Editor's note: As part of our partnership with PBS's Nightly Business Report, TheStreet's Debra Borchardt joined NBR to explain how to tap into rising commodity prices by investing at the beginning of the food chain. (Watch video and read transcript)
NEW YORK (TheStreet -- Whether it's Ben Bernanke's fault or not, broad commodity prices have been on the rise over the past few months, increasing 15-20% from a low point in June.
For example, wheat prices have jumped 61% as Russians have produced 29% less wheat and the Canadians had a disappointing crop. Rice and corn prices are up 50%. Cocoa, coffee and sugar have all hit prices that many haven't seen in years.
Barclays Capital recently told clients it expects agriculture to lead the commodities markets over the next month or so as "fundamentals in grains markets look especially strong, supported by weather concerns in the U.S. over the winter wheat crop, further downgrades to 2010-11 harvest estimates, strong demand from the energy sector and expectations of rising Chinese import requirements."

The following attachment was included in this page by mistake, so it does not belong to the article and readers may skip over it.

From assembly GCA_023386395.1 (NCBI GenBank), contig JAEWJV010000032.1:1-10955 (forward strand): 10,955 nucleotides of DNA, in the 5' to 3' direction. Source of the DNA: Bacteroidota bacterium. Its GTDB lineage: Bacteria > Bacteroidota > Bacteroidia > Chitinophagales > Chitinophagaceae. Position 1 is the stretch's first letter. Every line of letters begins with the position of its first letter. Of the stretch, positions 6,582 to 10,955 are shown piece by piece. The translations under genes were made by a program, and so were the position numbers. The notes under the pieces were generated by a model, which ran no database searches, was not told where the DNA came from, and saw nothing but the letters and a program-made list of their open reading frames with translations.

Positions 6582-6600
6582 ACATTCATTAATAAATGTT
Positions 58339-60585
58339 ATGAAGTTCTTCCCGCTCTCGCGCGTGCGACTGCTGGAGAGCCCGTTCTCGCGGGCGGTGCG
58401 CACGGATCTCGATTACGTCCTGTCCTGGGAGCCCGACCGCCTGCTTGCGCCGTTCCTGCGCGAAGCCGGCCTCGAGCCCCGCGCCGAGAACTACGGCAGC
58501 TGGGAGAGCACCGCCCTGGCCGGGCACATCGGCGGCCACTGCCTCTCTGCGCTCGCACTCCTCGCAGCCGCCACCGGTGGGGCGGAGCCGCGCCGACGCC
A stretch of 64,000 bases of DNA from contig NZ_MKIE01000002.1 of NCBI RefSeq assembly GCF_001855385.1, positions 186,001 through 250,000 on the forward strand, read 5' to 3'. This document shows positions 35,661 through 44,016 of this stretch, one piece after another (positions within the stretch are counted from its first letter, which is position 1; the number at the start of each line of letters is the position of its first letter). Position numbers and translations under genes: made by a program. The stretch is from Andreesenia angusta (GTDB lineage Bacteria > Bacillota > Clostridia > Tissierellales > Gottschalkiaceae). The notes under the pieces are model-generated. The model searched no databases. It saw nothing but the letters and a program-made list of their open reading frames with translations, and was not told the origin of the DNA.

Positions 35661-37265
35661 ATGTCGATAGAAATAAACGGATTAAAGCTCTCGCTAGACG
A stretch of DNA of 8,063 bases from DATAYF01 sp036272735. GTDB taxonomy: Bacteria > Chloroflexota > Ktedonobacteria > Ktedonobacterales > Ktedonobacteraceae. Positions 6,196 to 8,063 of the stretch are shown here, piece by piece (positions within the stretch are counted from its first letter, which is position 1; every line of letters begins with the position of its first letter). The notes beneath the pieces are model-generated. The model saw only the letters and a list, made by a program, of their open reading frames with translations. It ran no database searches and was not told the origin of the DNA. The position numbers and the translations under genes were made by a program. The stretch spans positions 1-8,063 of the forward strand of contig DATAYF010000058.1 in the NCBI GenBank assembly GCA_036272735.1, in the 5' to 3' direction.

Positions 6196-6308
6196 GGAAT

These concerns are supported by the government as well. According to the latest USDA estimates, crop markets are tight. More acres and higher yields will be needed in order to balance the market this year. These crop markets could get even tighter if the weather is bad. The U.S. corn market in particular remains very tight -- the lowest level seen since 1995-1996 timeframe.But it isn't so simple to just add more acres of corn. Every time one crop is increased, another loses out, like soybeans or cotton. But those markets are tight as well. Brazil and Argentina also produce corn and soybeans, but their bad weather is putting this year's respective crops at risk. To add to the problems of limited acreage and the whims of Mother Nature, there is speculation. Investors know that Russian droughts have impacted the global wheat supply. The talk of higher prices and easy money is drawing traders to speculate in those markets -- further pushing up prices. There will be even more market interest this week as Goldman Sachs hosts an Agricultural BioTech Forum on Feb 9th. "There are three basic ways to think about food and ag commodities at the stock level and that is seed, nutrients and equipment," says Tim Holland, portfolio manager at Aston/TAMRO Diversified Equity Fund. As rising food prices fill farmers' pockets with extra cash, they inevitably buy things that would boost their productivity further, the foremost of which is soil nutrition. Here are some agriculture companies that give investors exposure to the beginning of the food chain.
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